I've survived this far and while doing so, I have managed to sing three Messiah concerts, resurrect my clogging shoes and clarinet, and get a book published. So why not get a black belt in karate?

When I was in college I took a karate class, and I loved it so much, I joined the instructor's dojo for a few months. I made it all the way to an orange belt (it's the third level from the beginning, so it's not very far) and then I got distracted with trying to graduate from school and plan my wedding. It's been almost twenty years, but I remember it fondly. And it's a great workout for mind, body, and spirit.

I also thought karate would be good for my son, who is very athletic and coordinated. It's a nice all-season activity to complement his other sports, and it also teaches confidence and discipline.

There is a dojo close to home that teaches Kempo karate, so I signed us both up for a few months' worth of lessons. I studied American Kenpo; this is Shaolin Kempo, so there are some similarities and some differences. Because it is a different style I start over as a white belt, but hopefully it'll be like riding a bike.

We had our first lesson today, reviewing some stances, punches, kicks, and blocks. My son did very well, and I felt like I was back on the bike (just older and fatter and thinking of everything as a cool neuro test). Sensei Craig urged us to memorize the five animal forms of Shaolin Kempo, and their characteristics, as they are good to emulate:

THE TIGER: It represents courage, tenacity, and power.

THE DRAGON: It represents flexibility and inner strength.

THE LEOPARD: It represents timing, speed, coordination, and footwork. It is also very strong for its size.

THE CRANE: It represents balance, grace, agility and LONGEVITY (!), as well as concentration and patience.

THE SNAKE: It represents inner strength and endurance.

Of course, I would add the beagle (tenacity and playfulness) and the gorilla (for its grin). And if I can find some animal known for its ability to rejuvenate brain cells and destroy its own cancer cells, I'll be sure to add that to the mix!

Tuesday, May 08, 2007

Safely Dead

One of our pet hermit crabs died. It was one of three crabs that our son received on Christmas day. Its shell was painted like a ladybug. Not long ago, it insisted on digging and burying itself under the sand in the little home that it shared with two other hermit crabs (painted like Spiderman and Batman). We heard this "crunch, crunch" sound and watched the crab tunnel his way into solitude. Eventually it emerged from its shell and exoskeleton and roamed around "naked". A few days later it was dead. My husband thought it looked partially eaten by the other crabs. (Ew.)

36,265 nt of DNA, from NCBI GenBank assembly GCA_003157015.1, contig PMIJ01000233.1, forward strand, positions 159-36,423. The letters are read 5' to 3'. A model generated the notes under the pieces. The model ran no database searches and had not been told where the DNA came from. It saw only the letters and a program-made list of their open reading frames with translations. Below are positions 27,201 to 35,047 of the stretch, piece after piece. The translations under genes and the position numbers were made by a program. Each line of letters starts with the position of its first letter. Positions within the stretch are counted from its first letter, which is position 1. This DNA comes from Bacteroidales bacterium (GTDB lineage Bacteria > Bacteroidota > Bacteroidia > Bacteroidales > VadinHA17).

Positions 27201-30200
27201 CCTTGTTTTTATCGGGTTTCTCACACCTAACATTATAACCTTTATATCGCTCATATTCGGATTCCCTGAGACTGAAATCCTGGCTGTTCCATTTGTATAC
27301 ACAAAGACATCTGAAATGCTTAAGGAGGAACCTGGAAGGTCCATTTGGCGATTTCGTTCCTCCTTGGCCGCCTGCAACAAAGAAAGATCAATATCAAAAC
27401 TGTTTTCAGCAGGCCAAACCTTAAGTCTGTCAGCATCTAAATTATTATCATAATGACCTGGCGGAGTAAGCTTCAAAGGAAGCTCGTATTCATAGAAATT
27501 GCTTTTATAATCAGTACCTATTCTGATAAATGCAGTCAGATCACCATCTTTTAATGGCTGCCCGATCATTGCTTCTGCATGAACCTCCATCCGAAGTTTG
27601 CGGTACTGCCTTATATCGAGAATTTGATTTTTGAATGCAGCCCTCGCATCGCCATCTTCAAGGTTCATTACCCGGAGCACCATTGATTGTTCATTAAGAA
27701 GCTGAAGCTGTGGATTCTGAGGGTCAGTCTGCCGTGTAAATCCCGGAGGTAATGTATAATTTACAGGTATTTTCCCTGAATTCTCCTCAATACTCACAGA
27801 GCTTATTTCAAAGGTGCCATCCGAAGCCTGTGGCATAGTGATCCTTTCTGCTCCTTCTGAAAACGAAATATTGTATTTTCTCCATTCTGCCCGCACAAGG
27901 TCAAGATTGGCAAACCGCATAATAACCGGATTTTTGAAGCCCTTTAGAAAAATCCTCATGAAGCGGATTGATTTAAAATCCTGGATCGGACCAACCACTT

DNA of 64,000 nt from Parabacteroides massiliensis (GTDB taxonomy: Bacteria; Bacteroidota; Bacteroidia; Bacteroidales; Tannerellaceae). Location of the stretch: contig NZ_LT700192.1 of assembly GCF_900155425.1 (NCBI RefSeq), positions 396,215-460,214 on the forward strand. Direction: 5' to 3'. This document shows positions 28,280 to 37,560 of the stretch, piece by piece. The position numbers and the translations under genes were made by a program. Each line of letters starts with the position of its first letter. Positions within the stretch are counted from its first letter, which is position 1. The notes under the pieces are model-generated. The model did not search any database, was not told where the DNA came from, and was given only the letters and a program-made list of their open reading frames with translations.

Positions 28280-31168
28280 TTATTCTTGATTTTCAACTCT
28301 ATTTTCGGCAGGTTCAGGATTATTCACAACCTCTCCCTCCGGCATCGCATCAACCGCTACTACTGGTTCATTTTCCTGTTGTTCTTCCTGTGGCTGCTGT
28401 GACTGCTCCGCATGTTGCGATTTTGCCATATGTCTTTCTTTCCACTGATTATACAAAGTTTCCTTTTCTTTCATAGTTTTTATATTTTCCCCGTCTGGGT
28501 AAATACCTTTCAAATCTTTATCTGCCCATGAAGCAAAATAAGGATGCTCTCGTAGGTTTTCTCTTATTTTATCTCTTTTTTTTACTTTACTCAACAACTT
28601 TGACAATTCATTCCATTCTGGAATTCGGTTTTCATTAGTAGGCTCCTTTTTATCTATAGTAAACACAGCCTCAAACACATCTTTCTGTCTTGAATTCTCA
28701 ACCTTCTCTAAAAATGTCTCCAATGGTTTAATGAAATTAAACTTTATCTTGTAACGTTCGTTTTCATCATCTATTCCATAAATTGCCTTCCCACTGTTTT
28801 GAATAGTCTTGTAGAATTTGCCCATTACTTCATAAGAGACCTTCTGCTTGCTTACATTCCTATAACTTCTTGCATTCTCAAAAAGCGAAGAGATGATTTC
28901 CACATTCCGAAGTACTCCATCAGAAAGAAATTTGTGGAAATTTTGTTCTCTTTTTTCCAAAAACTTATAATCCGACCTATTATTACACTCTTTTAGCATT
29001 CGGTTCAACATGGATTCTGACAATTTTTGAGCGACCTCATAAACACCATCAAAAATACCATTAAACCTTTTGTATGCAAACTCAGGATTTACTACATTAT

I broke the news to my son after school today. He took it a lot better than a few years ago, when his very first pet, "Shark" the goldfish, died. (He grieved the goldfish for a long time.) This time he asked why the crab died, and then he basically shrugged and said it was too bad, but at least the crab was in heaven now.

Little ladybug crab is safely dead. No more worries.

I had a nightmare during my few winks of sleep last night. My son was doing some work on a ledge overlooking the entryway on the second story of our house. He miscalculated where he was and ended up falling and landing with a sickening thud on the first floor hardwoods. He survived, thank goodness, but my last memory before I woke up sobbing was our scramble to call 911 and carefully check his limp body to determine the extent of his injuries. It felt awful, and that feeling stayed with me most of the day today. When he was a baby I had a worse nightmare, where we were at the mall and he climbed over a rail and fell to his death while I screamed in horror. I still remember that nightmare every time we walk into the mall, as I clutch his hand tightly.

Meanwhile, my daughter is already going through her adventurous stage before the age of two. She literally licks her fingers and runs toward electrical sockets (luckily we keep them covered), and she likes to see how many stairs she can jump down. She doesn't want to get hurt, but she does enjoy the excitement. She gets held a lot in order to keep her safe, and she probably likes that, too.

Losing a child is the only thing that seems worse than brain cancer. I think it would make brain cancer seem like a welcome escape from the awful grief. I am grateful that my children are alive and well and willing to let me clutch their hands and hold them tightly. But I know people who have lost a little one, and my husband and I lost a really little one (long before it would have been born). I think that the only possible solace that can come in such an awful situation is the reassurance that little children are innocent, and that through the Atonement of Jesus Christ those who die before the age of accountability are "safely dead". They are spared the harm that can come in mortality, although they miss much of the valuable experience of this life (which is why we still clutch their hands and instinctively protect them). Of such is the kingdom of heaven.